During the eary evening he consults with his financial advisers, comparing the records of tax returns and enquiring the cause of fluctuations. He has rapidly absorbed the principles of sound economics and understand very well the theory of taxation. In his early years as ruler he did not sufficiently oppose the principle of taxing imports, especially luxuries, as much as possible. It was the old tradition of ‘squeeze’. In the years prior to the war a very great change was observed by those familiar with the country. While the need of money still necessitated the imposition of dues the Emperor’s enquiries were directed to schemes by which these might be lessened and in private conversation he revealed himself as a Free Trader, saying that it was the ceaseless erection of barriers to trade by governments who should rather bend their efforts to removing them that had caused the world slump.

Dinner may be a ceremonial meal with many visitors and elaborate courses or a comparatively brief affair if the Emperor is not entertaining and has work to do. In the event of a State banquet, or even entertainment on a much less scale, all the conventions of Europe are strictly observed. Invitation cards of plain design but excellent quality all bearing the royal crest in gold are delivered with due formality well in advance. The menu is printed sometimes in Amharic only, but often with the normal French names with which the European is perfectly at home. The guests assemble in a long anteroom and when all are present the Emperor appears to head the procession to the table having first received the salutations of the party and having spoken a few words of welcome to the guests.

The Swiss chef is a master of his art. It is his duty to taste all the food which comes to the royal table. The imperial family are not often together but when the only remaining princess dines with her father she wears a simple Paris gown in the most perfect taste. (…)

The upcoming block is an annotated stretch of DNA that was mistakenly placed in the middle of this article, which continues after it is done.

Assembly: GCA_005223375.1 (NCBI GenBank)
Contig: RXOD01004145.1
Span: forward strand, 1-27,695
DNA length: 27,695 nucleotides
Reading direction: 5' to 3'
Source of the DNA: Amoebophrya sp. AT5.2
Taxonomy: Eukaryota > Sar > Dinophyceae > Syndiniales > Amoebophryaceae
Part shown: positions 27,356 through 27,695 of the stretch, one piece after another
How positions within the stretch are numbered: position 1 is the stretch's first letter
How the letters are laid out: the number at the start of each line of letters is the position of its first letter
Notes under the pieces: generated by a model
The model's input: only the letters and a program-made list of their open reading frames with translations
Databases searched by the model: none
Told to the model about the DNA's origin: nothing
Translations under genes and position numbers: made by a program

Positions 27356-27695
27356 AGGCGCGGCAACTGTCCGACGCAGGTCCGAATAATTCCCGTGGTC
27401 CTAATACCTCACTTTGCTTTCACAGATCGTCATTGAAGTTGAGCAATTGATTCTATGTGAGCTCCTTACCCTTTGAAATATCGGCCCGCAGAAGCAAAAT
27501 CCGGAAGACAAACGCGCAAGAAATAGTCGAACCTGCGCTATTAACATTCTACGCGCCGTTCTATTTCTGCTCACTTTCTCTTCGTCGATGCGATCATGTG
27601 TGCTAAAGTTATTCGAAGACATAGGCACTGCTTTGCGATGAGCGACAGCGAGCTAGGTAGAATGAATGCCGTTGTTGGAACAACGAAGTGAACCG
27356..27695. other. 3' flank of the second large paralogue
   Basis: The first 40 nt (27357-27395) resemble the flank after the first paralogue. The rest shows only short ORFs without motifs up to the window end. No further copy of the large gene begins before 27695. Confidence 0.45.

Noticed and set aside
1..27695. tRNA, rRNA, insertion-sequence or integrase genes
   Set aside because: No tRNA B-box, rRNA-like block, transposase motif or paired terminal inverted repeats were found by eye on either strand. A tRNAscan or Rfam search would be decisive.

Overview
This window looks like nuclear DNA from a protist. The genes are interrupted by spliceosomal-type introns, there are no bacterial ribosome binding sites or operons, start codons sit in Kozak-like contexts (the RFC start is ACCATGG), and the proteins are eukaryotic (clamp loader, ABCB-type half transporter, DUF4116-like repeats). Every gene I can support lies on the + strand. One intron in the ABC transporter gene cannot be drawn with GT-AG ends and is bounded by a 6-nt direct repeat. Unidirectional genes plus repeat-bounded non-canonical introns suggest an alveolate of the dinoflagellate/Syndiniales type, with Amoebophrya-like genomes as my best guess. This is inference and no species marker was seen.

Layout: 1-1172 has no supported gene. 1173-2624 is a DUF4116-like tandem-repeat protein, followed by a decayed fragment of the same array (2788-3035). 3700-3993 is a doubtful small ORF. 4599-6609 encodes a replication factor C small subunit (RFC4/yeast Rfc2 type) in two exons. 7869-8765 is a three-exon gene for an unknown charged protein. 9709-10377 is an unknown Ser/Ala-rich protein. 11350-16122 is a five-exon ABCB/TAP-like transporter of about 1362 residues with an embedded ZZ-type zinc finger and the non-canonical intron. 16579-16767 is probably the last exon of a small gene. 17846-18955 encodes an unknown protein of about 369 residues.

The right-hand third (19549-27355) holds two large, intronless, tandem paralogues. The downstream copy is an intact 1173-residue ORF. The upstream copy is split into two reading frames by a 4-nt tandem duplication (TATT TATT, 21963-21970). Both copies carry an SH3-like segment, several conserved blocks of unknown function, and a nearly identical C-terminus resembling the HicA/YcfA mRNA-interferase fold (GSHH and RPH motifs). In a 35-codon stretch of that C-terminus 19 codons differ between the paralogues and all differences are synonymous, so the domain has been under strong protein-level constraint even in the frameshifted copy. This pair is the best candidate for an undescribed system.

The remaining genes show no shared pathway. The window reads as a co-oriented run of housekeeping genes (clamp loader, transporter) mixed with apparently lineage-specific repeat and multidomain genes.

For all State occasions the gold plate purchased during the visit to England is used. Champagne is the wine most in favour, but though it is plentifully supplied by tall footmen in red coats and white breeches who are trained to perfection and stand behind every chair, the Emperor’s glass is not often refilled. Frequently when the banquet is ended he goes straight to his study, lights the large reading lamp which stands upon his desk, and works there till morning guarded only by a single servant who stands outside the door.

The Emperor is air-minded. When he first visited Aden in 1923 he asked to be allowed to make a flight and did so in a seaplane while his suite held their breath. (…)

No one who has given the Emperor frank and disinterested advice has ever been forgotten by him. It may be some time before the opportunity offers, but always there is kindly and adequate recognition of the help received.

The Emperor has always been very accessible to foreigners and journalists have never had any cause to complain of his treatment of them. (…)

His relations with the Empress Manen are an index to his simple, unchanging character. He married her twenty years ago before he began his struggle for the throne and has never had cause to regret his choice. Sha has been a loyal helpmate in countless ways of which the outside world knows little, and it is perhaps most to her credit that where she could not help she has not hindered. (…)